Many drs cannot see past the "do no harm" part of the Hippocratic oath, or they are scared of not doing everything possible to keep someone alive. Sometimes family members are crawling down their necks for a magical cure. It's a tough road.
Helpful Answer (9)

No, you are NOT speeding up the process. You are avoiding a prolonged, painful death. You are a good daughter. A good read on the topic of how the medical community fails us on this topic is 'Being Mortal' by Atul Gawande.
Helpful Answer (8)

Tiny, my grandma had COPD and when her kidneys started to fail, her nephrologist (actually the nephrology resident) recommended dialysis. It was put to us as "Well, it's that or she'll be gone by the end of the week." We agreed in a panic and it was the worst decision. She had a few weeks of being in a lot of pain, the visits to dialysis were awful for both her and my mom, and in the end the blood thinners caused her issues and we spent her last hours with her in the ER and then ICU.  If I could go back and help her choose hospice instead (if that had even been suggested to our family as an option) I would do it in a second. After the fact, I told my friend who's a primary care dr about it, and she was appalled that the doctor recommended dialysis for a person in their late 80s, particularly with her health issues.

My husband 's take on it -- this is my layman's retelling -- was that when my grandma's heart and lungs were not functioning properly, it put a much greater demand on her other organs to compensate. If the demand becomes too much, at some point the other organs start to shut down, and there may be nothing medicine can do to make the person better. They can prolong things, or postpone them, but not improve them.  The above advice from other readers is really good. I wish we had had that input when my grandma was sick.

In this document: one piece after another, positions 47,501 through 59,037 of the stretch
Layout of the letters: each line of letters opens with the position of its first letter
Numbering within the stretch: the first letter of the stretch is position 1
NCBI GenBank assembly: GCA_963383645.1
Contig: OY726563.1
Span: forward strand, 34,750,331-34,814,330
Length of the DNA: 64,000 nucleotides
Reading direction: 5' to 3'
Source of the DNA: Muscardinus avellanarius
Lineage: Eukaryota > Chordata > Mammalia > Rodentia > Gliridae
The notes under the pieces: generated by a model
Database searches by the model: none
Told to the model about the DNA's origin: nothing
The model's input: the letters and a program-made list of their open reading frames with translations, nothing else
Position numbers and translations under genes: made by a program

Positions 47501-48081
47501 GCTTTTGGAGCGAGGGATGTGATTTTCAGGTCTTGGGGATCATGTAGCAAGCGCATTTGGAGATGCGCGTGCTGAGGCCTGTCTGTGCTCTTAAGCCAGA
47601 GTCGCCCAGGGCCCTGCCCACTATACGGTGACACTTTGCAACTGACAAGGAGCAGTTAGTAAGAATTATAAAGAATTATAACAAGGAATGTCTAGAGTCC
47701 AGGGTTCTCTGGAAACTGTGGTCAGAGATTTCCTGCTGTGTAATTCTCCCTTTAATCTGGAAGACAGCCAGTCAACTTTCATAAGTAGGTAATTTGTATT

I know you will make the right decision for you and your dad, but I hope the medical staff is spending time answering your questions, and giving you honest, thoughtful and straightforward explanations about what is happening with your dad so that you are not bearing the weight of this decision all on your own.

Your posts always touch my heart -- your relationship with your dad, his feistiness, your own struggles balancing being a good daughter with maintaining your own well-being, and your sense of humor -- so many of us are rooting for you, and I hope that you find strength and calm during this time.
Helpful Answer (8)

I would absolutely do what you're doing (NOT do dialysis or prolong his treatments). When my 91-year old father was diagnosed with lung cancer, his oncologist wanted him to do six weeks of daily radiation treatments (Mon - Fri). I said absolutely not at his age, what was the oncologist thinking? It makes my blood boil just thinking about it now, 9 years later. I asked what we could do to keep him comfortable. So we did two weeks for palliative care (so 10 treatments). Even those left him with a gigantic burn on his chest. I can't imagine what 30 treatments would have done to him. He died a year after his diagnosis and went quickly and without pain. I hope your dad can have a similarly quick and painless end when his time comes. You are doing the right thing. {{{Hugs}}}